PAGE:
In the case of HTML, it’s an instance of “We were never intended to do that”:

In the early years, we were speaking in library terms about “browsing” and “indexing,” and in many ways the core technology of a website, called HTML (Hypertext Markup Language), was designed to display static content — much like library books.

But retail stores aren’t libraries, and the library format can’t be applied to online stores either. Consumers need a way to dynamically answer the questions that enable them to make purchases. In the current model, we’re forced to find and read a series of static pages to get answers — when we tend to buy more if we can build trust over a series of questions and answers instead.

How often do you get the answer you need on your first trip to the FAQ? Not very, I suspect.

But that’s a design problem. The 800-lb gorilla in the room is far more sinister in intent:

As Google made it easier to find the world’s information, it also started to dictate the rules through the PageRank algorithm, which forced companies to design their websites in a certain way to be indexed at the top of Google’s search results. But its one-size-fits-all structure ultimately makes it flawed for e-commerce.

Now, almost every website looks the same — and performs poorly. Offline, brands try to make their store experiences unique to differentiate themselves. Online, every website — from Gucci to the Gap — offers the same experience: a top nav, descriptive text, some pictures and a handful of other elements arranged similarly. Google’s rules have sucked the life out of unique online experiences. Of course, as e-commerce has suffered, Google has become more powerful, and it continues to disintermediate the consumer from the brand by imposing a terrible e-commerce experience.

Meanwhile, about 15 percent of the questions flung at me on Quora boil down to “How can I get the highest possible ranking on Google?” I haven’t the heart to tell them “Build a really shitty site.” Yet.

LoCascio sees 404s in our future:

I am going to make a bold prediction based on my work with 18,000 companies and bringing conversational commerce to life: In 2018, we will see the first major brand shut down its website. The brand will shift how it connects with consumers — to conversations, with a combination of bots and humans, through a messaging front end like SMS or Facebook. We are already working with several large brands to make this a reality.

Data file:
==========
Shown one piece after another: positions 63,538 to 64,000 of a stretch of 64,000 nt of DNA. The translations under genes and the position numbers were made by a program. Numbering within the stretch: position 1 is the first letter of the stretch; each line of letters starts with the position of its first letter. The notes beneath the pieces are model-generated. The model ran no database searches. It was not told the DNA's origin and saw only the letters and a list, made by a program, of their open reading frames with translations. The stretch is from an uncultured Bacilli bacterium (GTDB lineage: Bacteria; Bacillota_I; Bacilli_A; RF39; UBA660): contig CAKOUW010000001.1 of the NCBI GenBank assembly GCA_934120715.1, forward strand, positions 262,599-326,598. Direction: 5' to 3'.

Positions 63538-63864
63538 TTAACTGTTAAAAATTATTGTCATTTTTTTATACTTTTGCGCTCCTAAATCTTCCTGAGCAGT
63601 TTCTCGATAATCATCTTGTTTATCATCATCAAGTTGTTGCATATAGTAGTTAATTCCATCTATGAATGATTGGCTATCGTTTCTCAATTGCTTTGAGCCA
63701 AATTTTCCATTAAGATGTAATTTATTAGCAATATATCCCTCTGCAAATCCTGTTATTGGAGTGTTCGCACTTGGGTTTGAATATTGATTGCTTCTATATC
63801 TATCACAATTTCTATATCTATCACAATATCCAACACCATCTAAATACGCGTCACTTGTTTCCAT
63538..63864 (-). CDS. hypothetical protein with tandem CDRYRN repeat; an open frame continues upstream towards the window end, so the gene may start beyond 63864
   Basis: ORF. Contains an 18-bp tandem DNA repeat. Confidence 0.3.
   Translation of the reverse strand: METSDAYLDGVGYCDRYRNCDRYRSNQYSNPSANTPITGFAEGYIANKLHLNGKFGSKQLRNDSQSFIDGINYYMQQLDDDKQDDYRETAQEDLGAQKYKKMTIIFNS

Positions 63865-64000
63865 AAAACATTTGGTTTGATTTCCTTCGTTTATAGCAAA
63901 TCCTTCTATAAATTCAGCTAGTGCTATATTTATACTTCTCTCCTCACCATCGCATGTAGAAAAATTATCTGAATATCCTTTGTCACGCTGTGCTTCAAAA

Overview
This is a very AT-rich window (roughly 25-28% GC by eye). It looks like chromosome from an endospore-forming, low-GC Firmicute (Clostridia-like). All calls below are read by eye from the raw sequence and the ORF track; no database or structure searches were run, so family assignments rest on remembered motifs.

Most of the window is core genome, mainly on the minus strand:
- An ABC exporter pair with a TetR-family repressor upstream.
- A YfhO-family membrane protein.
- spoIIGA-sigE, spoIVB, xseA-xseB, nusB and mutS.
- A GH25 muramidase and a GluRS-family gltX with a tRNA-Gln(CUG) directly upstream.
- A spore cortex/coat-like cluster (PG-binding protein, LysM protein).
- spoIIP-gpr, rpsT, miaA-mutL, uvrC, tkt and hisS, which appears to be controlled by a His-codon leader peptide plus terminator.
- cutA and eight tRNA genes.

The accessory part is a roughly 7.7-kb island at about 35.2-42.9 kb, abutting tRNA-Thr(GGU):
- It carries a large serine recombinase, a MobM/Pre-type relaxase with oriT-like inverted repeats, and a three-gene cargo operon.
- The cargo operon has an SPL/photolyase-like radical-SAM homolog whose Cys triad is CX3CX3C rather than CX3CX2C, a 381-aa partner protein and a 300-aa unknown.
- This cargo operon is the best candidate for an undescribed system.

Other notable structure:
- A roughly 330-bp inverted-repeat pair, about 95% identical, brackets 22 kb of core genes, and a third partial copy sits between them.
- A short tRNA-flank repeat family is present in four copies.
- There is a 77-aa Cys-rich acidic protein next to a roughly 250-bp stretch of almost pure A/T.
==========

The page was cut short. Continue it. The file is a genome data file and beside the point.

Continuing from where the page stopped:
Facebook? Please.

When the first website ends, the dominoes will fall fast. This will have a positive impact on most companies in transforming how they conduct e-commerce and provide customer care. For Google, however, this will be devastating.

At least there’s some redeeming social value.

(Via Jeff Faria.)

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How times have changed

Joy of Tech update to classic tech cartoon

We never knew we had it so good.

(Via Finestkind Clinic and fish market.)

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Admirably tooled

There exists something called LMMS, and this is its core functionality:

  • Compose music on Windows, Linux and macOS
  • Sequence, compose, mix and automate songs in one simple interface
  • Note playback via MIDI or typing keyboard
  • Consolidate instrument tracks using Beat+Bassline Editor
  • Fine tune patterns, notes, chords and melodies using Piano Roll Editor
  • Full user-defined track-based automation and computer-controlled automation sources
  • Import of MIDI files and Hydrogen project files

I understood about half of that, maybe. And it doesn’t do a thing for the visuals if you’re uploading it to YouTube or some such place. Still, someone with actual talent — not me — can make wondrous noises with it.

I found this one last night:

This chap might be a third my age; most of the 40 or so tracks I’ve acquired from him qualify as good “production music,” the sort of stuff you find in your better movie trailers before the actual musical score is completed. “Denouement” here is totally different, and totally, well, wondrous.